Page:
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LSB reveals “stream of disagreements” as it begins review of regulatory independence rules

Buckley: Independent regulation gives confidence

A “steady stream of disagreements” between legal regulators and representative bodies means the rules governing their relationships may need to be rewritten, the Legal Services Board (LSB) said yesterday.

The oversight regulator said it had been notified of 30 disputes over the past three years, mainly differences about governance but also strategy and resources.

In February 2017, the LSB launched a formal investigation [1] into whether the Solicitors Regulation Authority (SRA) has sufficient independence from the Law Society.

It is not known when this will conclude, but the LSB said the outcome would provide more evidence for the review and consultation [2] it published yesterday.

The Legal Services Act 2007 requires the LSB to make internal governance rules (IGR) to ensure that approved regulators (ARs) – bodies like the Law Society that are named as regulators in the Act – do not improperly influence the independent bodies, such as the SRA, to which they have delegated their regulatory responsibilities.

The Act not allow the LSB to require structural or legal separation, although it does support such a move, as does the SRA and Bar Standards Board.

This is the first full review of the IGR since they were first put in place in 2010 and has been prompted by various developments, including the Ministry of Justice in July telling the LSB [3] to do more within the current framework to ensure independent regulation.

The consultation said: “This document explains that the evidence we have obtained to date suggests there are issues with the current IGR. This includes the steady stream of disagreements about independence matters that have been raised with the LSB since 2010.

“Many of these issues appear to stem from a lack of shared understanding about what residual functions remain with an AR where it has delegated the discharge of its regulatory functions to another body.”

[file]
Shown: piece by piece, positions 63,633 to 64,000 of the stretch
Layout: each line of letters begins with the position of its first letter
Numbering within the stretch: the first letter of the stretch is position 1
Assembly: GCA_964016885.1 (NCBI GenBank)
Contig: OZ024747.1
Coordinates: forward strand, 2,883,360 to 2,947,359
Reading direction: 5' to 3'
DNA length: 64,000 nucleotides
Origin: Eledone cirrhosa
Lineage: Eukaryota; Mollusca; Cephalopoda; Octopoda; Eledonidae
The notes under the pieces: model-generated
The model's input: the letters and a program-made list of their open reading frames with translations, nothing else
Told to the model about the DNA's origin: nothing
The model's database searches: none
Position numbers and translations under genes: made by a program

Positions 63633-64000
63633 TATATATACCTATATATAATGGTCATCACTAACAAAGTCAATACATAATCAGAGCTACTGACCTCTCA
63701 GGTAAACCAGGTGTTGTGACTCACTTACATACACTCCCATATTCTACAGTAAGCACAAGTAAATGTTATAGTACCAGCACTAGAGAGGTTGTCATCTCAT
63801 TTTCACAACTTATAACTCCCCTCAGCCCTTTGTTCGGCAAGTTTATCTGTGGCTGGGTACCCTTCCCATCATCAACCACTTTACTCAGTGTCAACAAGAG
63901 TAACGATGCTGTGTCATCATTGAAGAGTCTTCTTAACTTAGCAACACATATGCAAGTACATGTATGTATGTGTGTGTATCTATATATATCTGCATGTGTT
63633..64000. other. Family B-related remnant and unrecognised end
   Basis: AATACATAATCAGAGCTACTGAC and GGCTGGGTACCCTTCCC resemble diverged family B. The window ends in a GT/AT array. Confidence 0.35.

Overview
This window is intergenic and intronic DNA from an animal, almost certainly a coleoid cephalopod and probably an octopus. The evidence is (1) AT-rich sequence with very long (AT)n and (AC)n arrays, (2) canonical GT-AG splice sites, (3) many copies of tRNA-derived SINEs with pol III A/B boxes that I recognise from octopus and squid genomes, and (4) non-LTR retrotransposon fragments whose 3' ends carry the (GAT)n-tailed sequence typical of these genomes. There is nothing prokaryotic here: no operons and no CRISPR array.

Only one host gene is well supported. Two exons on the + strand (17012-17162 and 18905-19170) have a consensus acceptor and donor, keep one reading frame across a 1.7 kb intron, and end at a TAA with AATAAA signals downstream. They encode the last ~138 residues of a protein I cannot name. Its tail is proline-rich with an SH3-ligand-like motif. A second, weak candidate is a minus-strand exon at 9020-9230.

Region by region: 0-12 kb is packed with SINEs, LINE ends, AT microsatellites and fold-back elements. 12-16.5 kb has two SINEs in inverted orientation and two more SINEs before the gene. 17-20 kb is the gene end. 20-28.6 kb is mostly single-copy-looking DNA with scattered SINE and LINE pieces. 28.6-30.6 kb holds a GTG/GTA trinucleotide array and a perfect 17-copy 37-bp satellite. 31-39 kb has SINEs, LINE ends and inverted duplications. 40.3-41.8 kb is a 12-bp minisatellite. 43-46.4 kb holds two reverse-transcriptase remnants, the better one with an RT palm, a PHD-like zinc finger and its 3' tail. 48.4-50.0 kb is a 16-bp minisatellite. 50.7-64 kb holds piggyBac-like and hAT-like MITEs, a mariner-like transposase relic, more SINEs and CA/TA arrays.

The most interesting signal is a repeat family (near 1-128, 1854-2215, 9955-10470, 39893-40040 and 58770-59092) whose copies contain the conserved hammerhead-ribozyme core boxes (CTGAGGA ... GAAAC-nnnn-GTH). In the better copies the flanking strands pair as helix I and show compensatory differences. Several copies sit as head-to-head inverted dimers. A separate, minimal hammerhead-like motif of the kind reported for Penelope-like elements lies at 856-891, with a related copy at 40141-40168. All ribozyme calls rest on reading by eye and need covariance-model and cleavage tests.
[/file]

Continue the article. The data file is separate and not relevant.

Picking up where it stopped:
These disputes, it continued, consumed management time and resources, adding: “We have been told by regulatory bodies that there may also be an anticipatory chilling effect on reform of regulation, where policies are diluted or not pursued, in the knowledge that these will be contentious and/or that it will be disproportionately resource-intensive to deliver change.”

The LSB is canvassing views on options ranging from no change to the IGR to ripping them up and starting again.

It hinted at support for more radical reform. The evidence of the ongoing disputes “may suggest that the current IGR generate rather than reduce regulatory uncertainty”, while “some ARs and regulatory bodies have told us that they would prefer starting afresh with entirely new IGR, rather than amending the existing IGR”.

One way to change the regime would be a series of ‘gateways’ – relating to issues like finance, governance or regulatory performance information – which would be the only permissible channels for information and assurance to flow between regulatory bodies and the ARs.

The LSB said this would reduce the AR’s discretion to oversee its regulatory body and could also improve its ability to carry out representative functions “since policy positions could be vigorously pursued without being compromised by concerns about risks of ‘overstepping the mark’ in relation to regulatory independence”.

The consultation also seeks views on how compliance with the IGR should be monitored – the LSB has not required dual self-certification since 2013 – including possibly introducing “third-party assurance”.

LSB chief executive Neil Buckley said: “Independent regulation gives confidence to consumers, providers, investors and society as a whole that legal services work in the public interest and support the rule of law…

“The LSB’s view is that regulation should ideally be structurally, legally and culturally independent of the professions and government. A review of the legislative framework by government for the regulation of legal services, however, is unlikely for the time being.

“We are, therefore, interested to understand stakeholders’ experiences of operating under the current IGR, including whether the IGR might be improved within the constraints of the Act and, if so, how.”